Reflections from the Rome Experience Class of 2013

Vatican_Obelisk_St_Peter's_SquareBEAUTY AND SANCTITY

Matthew Nagle
Seminarian for the Archdiocese of Kansas City

Pope Benedict XVI once said that, “art and the saints are the greatest apologetic for faith.” In other words, Benedict is saying that the beauty of sacred art and the lives of the saints can complement and deepen the traditional explanation and argumentation of apologetics. He further explains that it is the saints who show us a “great luminous trail on which God passed through history.” In regards to sacred art and architecture, the Pope Emeritus teaches that “they are all a luminous sign of God and therefore truly a manifestation, an epiphany of God.” Nowhere is the truth of Benedict’s teaching more apparent than in Rome. Rome is the place where thousands of saints have lived, worked, prayed and died. Rome is also the place where the beauty and grandeur of her sacred art and architecture makes for a city that is imbued with signs and symbols reminding us of, pointing us towards and manifesting to us the presence of God. If there is one thing I have taken away from my short time in Rome so far it is the need our modern age has for the transcendent beauty of Rome’s sacred art and architecture and the witness of the saints.

The modern world needs the witness of the saints because the saints show us by how they live their lives the Truth of the Gospel. St. Peter, for example, gives us an awesome example of courage and fortitude in the face of violent persecution. Tradition has it that St. Peter was martyred around the year 64. He was executed via crucifixion, however, because he did not think himself worthy to die as our Lord did, he request to be crucified upside down. The Romans obliged. There is a tradition in the Church that says when the persecutions of Nero broke out, St. Peter initially fled Rome. On his way out of Rome, He came across our Lord. St. Peter asked our Lord “Quo Vadis, Domine?” (Where are you going, Lord?) To which our Lord responded “to Rome to be crucified again.” It is as if our Lord were saying to Peter “I am going to do what you ought to be doing and are not.” Upon hearing this, Peter realized his mistake and returned to Rome to face martyrdom. When St. Peter returned to Rome he was martyred at Nero’s Circus. Now, despite its name, Nero’s Circus was like a large racetrack. In the center of the racetrack is where Nero ordered the executions of Christians, and that is where St. Peter was crucified.

martyrdom-of-st-peterOn a worldly level, Peter’s decision to flee Rome makes sense. If he can survive perhaps he can still do much good in another place. Yet our Lord reminds Peter that if we want to follow Him we can only do so through the Cross. Perhaps the Lord will ask some of us to be martyrs like St. Peter, but regardless of our call we all must learn to pick up our crosses, both large and small, each and every day, and follow our Lord.

One last item about St. Peter’s martyrdom: at the center of the racetrack, near where St. Peter was crucified was an obelisk. The obelisk is a tall pole like stone structure that is Egyptian in origin. It was brought to Rome by the Emperor Augustus, and in all likelihood this was the last thing that Peter saw this side of Heaven. The beautiful irony is that today that same obelisk sits in the middle of St. Peter’s Square with a cross on top of it. The very place where the Romans thought they were vanquishing the leader of the Catholic Church is today marked with a sign of Christ’s triumph, the Cross.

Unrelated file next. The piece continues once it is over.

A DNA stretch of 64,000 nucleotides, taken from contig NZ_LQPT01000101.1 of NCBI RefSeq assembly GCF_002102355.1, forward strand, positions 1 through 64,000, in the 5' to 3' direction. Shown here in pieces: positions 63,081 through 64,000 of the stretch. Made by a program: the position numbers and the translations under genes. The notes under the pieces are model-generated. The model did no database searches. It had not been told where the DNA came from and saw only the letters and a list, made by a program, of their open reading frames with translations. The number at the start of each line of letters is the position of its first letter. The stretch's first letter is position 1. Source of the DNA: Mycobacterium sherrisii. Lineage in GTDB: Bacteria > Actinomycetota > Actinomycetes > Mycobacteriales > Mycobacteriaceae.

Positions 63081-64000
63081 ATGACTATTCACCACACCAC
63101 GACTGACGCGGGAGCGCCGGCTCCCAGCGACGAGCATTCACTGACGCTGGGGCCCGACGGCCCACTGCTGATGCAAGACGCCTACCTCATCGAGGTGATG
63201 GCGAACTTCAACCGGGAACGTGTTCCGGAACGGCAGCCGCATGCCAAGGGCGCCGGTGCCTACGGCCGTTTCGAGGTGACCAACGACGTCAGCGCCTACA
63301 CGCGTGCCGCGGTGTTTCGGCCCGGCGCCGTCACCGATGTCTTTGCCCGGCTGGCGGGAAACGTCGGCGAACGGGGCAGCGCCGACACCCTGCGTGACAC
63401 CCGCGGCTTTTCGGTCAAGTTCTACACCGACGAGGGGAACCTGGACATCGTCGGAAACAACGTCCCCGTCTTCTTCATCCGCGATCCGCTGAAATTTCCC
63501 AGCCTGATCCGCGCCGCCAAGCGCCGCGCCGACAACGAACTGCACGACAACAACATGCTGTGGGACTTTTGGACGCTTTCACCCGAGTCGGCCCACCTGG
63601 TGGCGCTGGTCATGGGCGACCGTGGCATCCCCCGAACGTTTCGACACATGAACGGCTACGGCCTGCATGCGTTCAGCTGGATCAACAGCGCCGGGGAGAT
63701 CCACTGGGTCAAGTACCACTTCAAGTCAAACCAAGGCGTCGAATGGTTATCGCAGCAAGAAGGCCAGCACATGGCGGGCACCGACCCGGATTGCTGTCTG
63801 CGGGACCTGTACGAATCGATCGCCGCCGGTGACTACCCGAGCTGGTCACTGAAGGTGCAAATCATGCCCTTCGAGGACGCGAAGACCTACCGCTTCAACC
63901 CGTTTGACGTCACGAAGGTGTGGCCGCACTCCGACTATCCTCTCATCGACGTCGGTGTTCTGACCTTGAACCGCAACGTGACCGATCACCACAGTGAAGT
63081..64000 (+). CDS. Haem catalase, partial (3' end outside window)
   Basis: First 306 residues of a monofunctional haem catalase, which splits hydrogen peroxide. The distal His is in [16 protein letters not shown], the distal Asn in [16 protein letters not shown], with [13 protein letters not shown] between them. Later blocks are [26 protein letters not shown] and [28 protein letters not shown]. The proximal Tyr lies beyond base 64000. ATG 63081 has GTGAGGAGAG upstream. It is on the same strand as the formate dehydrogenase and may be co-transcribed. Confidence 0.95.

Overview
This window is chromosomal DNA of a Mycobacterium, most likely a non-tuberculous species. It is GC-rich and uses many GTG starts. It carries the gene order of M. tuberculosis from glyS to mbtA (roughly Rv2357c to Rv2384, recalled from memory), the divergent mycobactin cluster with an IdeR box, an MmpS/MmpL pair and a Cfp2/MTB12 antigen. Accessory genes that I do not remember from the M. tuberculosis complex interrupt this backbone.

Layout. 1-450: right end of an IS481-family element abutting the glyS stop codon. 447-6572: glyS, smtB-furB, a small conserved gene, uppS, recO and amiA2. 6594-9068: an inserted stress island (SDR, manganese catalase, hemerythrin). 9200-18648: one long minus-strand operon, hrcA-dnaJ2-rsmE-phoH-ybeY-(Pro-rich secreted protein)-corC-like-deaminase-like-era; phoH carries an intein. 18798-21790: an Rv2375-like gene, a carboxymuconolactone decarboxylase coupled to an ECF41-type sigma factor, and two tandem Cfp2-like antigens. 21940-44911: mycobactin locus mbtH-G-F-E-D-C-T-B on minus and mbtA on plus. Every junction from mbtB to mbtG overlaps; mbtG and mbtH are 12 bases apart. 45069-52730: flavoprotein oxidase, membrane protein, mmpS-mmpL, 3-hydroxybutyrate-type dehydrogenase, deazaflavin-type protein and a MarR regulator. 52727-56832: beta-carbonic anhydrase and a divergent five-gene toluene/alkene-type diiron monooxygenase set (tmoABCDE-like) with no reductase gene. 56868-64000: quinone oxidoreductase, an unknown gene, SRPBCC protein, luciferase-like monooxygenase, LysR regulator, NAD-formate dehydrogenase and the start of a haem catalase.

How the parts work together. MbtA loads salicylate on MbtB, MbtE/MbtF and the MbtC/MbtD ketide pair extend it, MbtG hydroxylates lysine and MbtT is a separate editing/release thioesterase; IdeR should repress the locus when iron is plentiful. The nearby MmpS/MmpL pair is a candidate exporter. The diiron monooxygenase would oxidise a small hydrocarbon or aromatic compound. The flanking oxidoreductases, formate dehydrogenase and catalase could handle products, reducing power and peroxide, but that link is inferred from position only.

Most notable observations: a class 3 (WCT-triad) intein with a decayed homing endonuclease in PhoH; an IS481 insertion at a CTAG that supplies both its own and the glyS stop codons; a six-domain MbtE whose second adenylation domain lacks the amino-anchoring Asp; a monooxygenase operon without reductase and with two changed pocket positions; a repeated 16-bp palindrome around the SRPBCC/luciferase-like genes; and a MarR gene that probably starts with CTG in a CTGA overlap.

An example of the apologetic potential of sacred art and architecture in the apse of St. Peter’s Basilica is the altar dedicated to the Chair of St. Peter. Directly above the altar is a relic, a wooden throne once used by St. Peter that is encased within a gilt bronze sculpture of a much large throne. The chair is held up by four Doctors of the Church, and above the chair is an image of the Holy Spirit descending upon the throne in the form of a dove. On a catechetical level the message is clear: the Pope is Christ’s vicar on earth, and he is guided by the Holy Spirit so as to shepherd the Church.

However, the beauty of the art work is such that it easily draws one into contemplation of the mystery of God’s providence as well as His goodness in giving to the Faithful the gift of the papacy. The papacy is given to the Church to guard her members from the snares of error, the papacy is given as a source of unity, and the papacy is given as a source of strength for the whole Church. Lastly, the artwork conveys a real sense of the power and grace bestowed upon the Successor of Peter. An unbeliever can look at this masterpiece and not only get a sense of the doctrine behind it, but hopefully be moved, with God’s grace, to repentance and conversion.

In our modern age a great deal of the beauty has been hijacked so to speak, and often the very idea of sanctity is disregarded as a façade or naiveté. However, when true beauty is before your face in the form of sacred art and architecture, or a person is confronted with the irrefutable presence of God in the holiness of a saint, such cynicism will melt away. Traditional apologetics arguments are important and still very valuable for providing a reason for our Faith, yet we must bring back our patrimony of Sacred Art, and never cease to hold up the example of the saints.


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